Inspire Your Downline To Success! (written March, 1997)
Do you want to succeed in Network Marketing? Well if you really, really, really do, then you need to inspire your downliners to be the best they can be. You need to be a Cheerleader. You need to give feedback that inspires your downline’s passion and their performance. When you do, you will be a great success in Network Marketing!
As an MLM coach, it’s your job to help people reach higher levels of performance. Helping your downline reach their goals helps you reach your goals. Therefore it’s your job to reach inside yourself to find the interest, words and passion that encourages others to tap into their potential. It is your responsibility to give the kind of support, guidance and feedback that changes lives. To do it well, you must have genuine respect for the individuals in your downline and a sincere desire to contribute to their growth. Your intent determines whether what you say or do is discouraging or affirming.
Successful feedback validates what others have done well and guides them in the direction they need to go. It’s not a once a year conversation; it’s an ongoing dialogue that motivates behavior and inspires excellence. So why do successful MLMer’s wait until the end of the year to give feedback to their downline? What is it about our business culture that inhibits immediate conversations about what’s going on and what can be done better? Part of the problem is that in today’s world, people are increasingly knowledge based technology oriented and isolated. We aren’t used to having straightforward conversations about disagreements and performance challenges. As a result, upliners need more than ever to have the ability to influence others and create cohesive teams. To be successful MLMer’s, we need to give and receive feedback at the time it is warranted. Don’t wait until the end of the year. Make it a daily dialogue.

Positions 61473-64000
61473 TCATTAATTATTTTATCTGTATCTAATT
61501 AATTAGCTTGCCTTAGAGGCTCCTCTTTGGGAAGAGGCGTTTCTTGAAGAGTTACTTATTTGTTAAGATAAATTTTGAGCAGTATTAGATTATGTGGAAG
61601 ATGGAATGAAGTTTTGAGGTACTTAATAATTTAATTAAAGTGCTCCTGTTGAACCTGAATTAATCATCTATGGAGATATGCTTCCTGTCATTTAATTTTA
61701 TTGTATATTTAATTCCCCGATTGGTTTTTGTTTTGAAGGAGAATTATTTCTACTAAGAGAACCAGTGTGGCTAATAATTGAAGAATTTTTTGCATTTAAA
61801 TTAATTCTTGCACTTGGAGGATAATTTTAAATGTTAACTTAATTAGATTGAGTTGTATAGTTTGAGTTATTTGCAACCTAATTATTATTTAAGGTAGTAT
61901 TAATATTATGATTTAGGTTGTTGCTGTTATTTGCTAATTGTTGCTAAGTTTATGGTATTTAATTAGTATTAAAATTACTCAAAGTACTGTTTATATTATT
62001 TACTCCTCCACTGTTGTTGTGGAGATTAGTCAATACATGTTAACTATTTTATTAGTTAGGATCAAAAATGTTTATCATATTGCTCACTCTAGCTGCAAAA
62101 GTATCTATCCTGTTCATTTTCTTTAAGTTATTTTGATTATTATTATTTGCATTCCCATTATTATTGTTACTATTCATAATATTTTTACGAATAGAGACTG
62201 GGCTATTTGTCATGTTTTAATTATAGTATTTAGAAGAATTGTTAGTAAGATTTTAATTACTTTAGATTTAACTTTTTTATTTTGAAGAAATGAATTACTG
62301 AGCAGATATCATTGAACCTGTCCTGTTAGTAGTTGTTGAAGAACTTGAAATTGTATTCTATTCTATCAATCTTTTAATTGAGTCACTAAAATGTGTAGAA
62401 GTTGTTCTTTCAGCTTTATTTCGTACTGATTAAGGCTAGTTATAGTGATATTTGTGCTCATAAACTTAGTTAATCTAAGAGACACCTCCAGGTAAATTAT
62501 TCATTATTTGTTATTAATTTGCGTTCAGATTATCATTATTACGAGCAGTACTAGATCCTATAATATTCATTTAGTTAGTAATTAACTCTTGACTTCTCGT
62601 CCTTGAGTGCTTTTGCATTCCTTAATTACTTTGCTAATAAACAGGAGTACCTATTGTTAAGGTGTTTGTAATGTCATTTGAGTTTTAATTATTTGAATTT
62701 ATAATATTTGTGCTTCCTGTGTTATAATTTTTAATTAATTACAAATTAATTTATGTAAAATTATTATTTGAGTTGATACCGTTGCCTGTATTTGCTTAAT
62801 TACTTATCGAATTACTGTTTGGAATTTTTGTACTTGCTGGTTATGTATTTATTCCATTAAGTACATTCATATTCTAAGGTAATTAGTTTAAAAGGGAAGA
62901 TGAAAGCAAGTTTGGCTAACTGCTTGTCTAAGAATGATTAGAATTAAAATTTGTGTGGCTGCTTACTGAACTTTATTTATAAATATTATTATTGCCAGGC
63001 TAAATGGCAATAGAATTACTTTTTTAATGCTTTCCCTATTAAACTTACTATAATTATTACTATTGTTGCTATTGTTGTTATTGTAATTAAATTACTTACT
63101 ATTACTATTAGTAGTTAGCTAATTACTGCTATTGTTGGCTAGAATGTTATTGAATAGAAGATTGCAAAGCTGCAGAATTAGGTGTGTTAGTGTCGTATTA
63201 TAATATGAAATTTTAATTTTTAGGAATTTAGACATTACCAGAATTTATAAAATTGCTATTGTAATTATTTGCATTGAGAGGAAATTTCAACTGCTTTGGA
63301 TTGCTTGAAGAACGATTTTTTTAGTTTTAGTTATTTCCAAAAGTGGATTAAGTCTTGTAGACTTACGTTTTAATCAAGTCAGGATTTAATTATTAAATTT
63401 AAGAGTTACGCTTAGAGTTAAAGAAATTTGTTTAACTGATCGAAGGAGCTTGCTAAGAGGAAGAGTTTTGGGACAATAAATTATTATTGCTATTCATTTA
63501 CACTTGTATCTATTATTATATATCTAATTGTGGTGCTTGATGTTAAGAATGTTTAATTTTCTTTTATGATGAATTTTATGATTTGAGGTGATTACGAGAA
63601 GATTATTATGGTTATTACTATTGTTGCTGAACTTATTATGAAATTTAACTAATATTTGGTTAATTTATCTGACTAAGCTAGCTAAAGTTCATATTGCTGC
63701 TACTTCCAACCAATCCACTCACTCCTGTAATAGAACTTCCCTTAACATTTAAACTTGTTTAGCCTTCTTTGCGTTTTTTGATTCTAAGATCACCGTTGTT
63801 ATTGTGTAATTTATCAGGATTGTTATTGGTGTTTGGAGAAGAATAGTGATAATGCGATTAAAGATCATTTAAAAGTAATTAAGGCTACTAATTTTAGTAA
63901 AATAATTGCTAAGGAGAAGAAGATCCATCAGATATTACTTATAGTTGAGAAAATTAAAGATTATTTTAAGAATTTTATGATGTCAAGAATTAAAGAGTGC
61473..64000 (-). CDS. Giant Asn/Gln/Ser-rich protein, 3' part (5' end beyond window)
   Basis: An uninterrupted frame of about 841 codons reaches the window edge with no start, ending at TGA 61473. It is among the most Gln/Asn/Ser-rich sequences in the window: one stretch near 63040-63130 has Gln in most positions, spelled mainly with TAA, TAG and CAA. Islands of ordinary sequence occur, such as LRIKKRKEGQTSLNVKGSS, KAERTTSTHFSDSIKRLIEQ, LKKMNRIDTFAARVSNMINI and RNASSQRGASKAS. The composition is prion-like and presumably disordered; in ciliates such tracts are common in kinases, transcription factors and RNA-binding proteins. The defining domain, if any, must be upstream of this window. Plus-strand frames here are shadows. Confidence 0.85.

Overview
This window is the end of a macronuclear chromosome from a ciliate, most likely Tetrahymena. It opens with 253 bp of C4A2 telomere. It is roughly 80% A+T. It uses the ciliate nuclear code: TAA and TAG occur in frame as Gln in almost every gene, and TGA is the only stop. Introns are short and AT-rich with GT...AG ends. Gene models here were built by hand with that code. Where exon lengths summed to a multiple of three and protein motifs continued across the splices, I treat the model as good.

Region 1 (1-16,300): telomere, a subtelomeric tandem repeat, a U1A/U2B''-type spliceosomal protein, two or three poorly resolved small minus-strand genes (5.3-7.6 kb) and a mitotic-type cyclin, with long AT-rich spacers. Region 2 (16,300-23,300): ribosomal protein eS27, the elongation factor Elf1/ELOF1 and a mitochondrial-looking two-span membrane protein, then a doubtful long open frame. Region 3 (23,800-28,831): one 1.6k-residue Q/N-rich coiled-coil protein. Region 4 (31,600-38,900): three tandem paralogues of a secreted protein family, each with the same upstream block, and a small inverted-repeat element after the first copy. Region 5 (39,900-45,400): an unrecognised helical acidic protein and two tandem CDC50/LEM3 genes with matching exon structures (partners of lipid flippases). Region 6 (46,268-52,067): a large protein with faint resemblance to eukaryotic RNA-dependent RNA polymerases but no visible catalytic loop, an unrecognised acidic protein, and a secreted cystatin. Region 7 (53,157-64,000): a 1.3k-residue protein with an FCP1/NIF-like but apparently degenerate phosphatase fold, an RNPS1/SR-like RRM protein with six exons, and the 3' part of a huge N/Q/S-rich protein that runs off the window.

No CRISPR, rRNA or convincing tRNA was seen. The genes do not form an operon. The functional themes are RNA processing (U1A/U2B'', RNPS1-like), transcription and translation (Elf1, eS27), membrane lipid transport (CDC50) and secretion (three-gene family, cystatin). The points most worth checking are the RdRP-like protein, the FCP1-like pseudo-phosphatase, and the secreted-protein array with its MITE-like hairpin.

Giving and receiving feedback includes: “Engaging Conversations” – Engaging conversations help others to agree with you about what they need to do. If a downliner isn’t doing much, in your conversation, help this person understand why their behavior has to change. Then ask for them to make a commitment to be a worker. Be clear about what will happen if their commitment is violated and be prepared to enforce the consequence. Work with someone else then.
If someone on your team has made a mistake, ask: “at the time this happened, what were you thinking?” Take time to show you are interested in what this person is saying. Then ask: “What do you think you can do differently next time?” or “What ideas do you have for how you can avoid doing that in the future?” Let this downliner come up with the answers. The point is to examine the facts – not to make the other person wrong. A productive downliner is “money” in your pocket!
“Proactive Approach” – To be proactive, you have to observe what people are doing and be seen making these observations. When people are located in different states, this is very difficult, but by keeping an eye on what your downline is doing gives you the opportunity to eliminate mistakes as or before they happen. Don’t be afraid to analyze mistakes openly with your uplines or downlines!